THE HOME SECRETARY has written to Torfaen County Borough Council ordering them to carry out a domestic homicide review into the death of Ruth Williams, that is despite the Torfaen’s public service board saying they didn’t think there were any lessons to be learned.

Mrs Williams, 67, from Cwmbran was strangled to death by her husband of 46 years in their home in March 2020.

Last month, Antony Williams, 70, said during his trial that he had been feeling depressed and worried about money because of coronavirus. “He just snapped”, the court heard at the start of the first lockdown.

A jury had found him not guilty of the more serious charge of murder and he was jailed for five years after he admitted a charge of manslaughter by diminished responsibility.

The Home Secretary, Priti Patel, said she was “not satisfied” with the conclusions reached by Torfaen’s public service board.

She said in a letter to Torfaen council that the board had said they had not conducted a domestic homicide review because “there are no lessons to be learned from this tragic death”.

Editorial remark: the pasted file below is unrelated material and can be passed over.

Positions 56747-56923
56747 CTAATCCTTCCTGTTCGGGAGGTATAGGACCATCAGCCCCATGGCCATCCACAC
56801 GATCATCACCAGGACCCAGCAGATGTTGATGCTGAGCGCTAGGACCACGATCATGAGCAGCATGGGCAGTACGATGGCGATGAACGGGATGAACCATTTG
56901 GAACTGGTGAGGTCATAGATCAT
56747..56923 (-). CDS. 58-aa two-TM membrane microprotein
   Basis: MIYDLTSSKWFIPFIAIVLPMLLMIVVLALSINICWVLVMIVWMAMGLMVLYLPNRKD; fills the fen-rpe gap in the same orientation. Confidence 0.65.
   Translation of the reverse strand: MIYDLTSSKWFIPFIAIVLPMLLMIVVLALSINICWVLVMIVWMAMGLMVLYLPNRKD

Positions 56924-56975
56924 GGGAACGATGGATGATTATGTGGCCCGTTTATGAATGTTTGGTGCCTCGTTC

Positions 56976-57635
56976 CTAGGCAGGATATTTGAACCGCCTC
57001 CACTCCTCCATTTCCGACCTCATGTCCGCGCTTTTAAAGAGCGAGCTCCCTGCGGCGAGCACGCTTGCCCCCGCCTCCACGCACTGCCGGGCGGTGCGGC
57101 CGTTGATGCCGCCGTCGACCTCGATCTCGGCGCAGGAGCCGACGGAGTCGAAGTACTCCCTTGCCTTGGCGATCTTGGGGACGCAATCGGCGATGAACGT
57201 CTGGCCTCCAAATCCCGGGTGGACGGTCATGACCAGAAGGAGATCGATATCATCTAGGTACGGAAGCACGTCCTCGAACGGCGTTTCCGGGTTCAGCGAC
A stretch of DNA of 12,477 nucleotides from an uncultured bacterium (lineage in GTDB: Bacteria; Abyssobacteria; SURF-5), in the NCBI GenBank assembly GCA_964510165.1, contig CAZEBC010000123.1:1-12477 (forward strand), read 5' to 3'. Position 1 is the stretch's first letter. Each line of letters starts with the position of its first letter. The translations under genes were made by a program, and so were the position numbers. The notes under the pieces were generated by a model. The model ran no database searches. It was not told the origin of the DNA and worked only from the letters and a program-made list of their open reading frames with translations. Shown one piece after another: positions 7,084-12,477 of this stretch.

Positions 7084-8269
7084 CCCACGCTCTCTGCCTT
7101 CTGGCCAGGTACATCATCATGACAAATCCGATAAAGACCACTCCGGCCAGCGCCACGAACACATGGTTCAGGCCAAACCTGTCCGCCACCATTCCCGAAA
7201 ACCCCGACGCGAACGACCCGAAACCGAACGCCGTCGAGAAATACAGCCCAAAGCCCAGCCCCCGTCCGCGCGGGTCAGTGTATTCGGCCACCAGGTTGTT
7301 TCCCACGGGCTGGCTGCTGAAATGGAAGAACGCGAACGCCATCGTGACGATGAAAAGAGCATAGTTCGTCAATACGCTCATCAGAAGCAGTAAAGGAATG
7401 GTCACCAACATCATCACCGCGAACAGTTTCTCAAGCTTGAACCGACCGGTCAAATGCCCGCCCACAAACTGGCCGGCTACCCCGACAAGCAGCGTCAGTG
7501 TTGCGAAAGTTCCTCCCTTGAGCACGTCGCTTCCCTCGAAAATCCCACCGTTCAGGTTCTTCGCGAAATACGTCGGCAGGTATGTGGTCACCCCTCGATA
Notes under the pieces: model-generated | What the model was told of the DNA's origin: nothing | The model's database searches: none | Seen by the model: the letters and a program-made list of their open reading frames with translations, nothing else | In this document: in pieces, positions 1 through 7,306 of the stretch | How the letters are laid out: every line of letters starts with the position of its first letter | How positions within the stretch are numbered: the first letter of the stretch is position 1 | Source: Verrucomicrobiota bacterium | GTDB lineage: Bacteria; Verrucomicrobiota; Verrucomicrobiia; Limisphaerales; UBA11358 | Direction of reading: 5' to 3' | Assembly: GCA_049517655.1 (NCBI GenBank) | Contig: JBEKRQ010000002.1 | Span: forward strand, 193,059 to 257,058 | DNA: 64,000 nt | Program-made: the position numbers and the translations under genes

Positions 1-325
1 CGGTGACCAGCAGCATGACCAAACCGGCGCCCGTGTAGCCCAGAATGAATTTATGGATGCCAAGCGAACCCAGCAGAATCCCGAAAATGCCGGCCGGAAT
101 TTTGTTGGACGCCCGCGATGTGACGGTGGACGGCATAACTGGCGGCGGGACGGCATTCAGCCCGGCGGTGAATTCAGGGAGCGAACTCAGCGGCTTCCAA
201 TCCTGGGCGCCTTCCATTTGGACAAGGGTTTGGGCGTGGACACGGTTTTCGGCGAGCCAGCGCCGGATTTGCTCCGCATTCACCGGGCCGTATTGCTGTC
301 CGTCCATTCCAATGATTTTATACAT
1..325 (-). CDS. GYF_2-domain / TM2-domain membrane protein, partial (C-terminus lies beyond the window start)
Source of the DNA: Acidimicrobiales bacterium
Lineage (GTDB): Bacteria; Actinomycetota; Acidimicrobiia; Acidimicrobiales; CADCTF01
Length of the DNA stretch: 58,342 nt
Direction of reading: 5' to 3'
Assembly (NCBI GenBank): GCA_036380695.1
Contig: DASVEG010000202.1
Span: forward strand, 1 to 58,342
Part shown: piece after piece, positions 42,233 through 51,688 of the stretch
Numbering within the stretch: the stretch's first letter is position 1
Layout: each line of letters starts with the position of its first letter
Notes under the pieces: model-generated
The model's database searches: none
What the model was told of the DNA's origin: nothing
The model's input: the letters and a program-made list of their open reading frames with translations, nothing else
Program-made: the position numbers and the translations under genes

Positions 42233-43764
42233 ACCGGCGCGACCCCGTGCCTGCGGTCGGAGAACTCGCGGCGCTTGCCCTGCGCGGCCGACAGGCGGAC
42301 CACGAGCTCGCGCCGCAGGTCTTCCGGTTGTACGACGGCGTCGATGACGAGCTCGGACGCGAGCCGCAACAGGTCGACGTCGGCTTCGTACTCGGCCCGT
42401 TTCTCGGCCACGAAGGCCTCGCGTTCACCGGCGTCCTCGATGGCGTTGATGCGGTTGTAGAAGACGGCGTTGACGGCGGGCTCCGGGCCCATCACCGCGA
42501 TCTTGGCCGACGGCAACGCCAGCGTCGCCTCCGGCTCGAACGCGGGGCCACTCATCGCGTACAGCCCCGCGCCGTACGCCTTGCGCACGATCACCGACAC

She went on to say: “domestic homicide reviews offer a rare opportunity to understand the victim’s life, learn practical lessons and provide the victim’s family with closure – even if the outcome is neutral,” Ms Patel wrote… You believe Ruth Williams’ death to have been a spontaneous event, but I do not accept that there are no lessons to be learned here.

A Domestic Homicide Review (DHR) is a multi-agency review of the circumstances in which the death of a person aged 16 or over has, or appears to have, resulted from violence, abuse or neglect by a person to whom they were related or with whom they were, or had been, in an intimate personal relationship, or a member of the same household as themselves. Since 13 April 2011 there has been a statutory requirement for local areas to conduct a DHR following a domestic homicide that meets the criteria.

Since April 2011, in excess of 400 DHRs have been completed, according to government documents.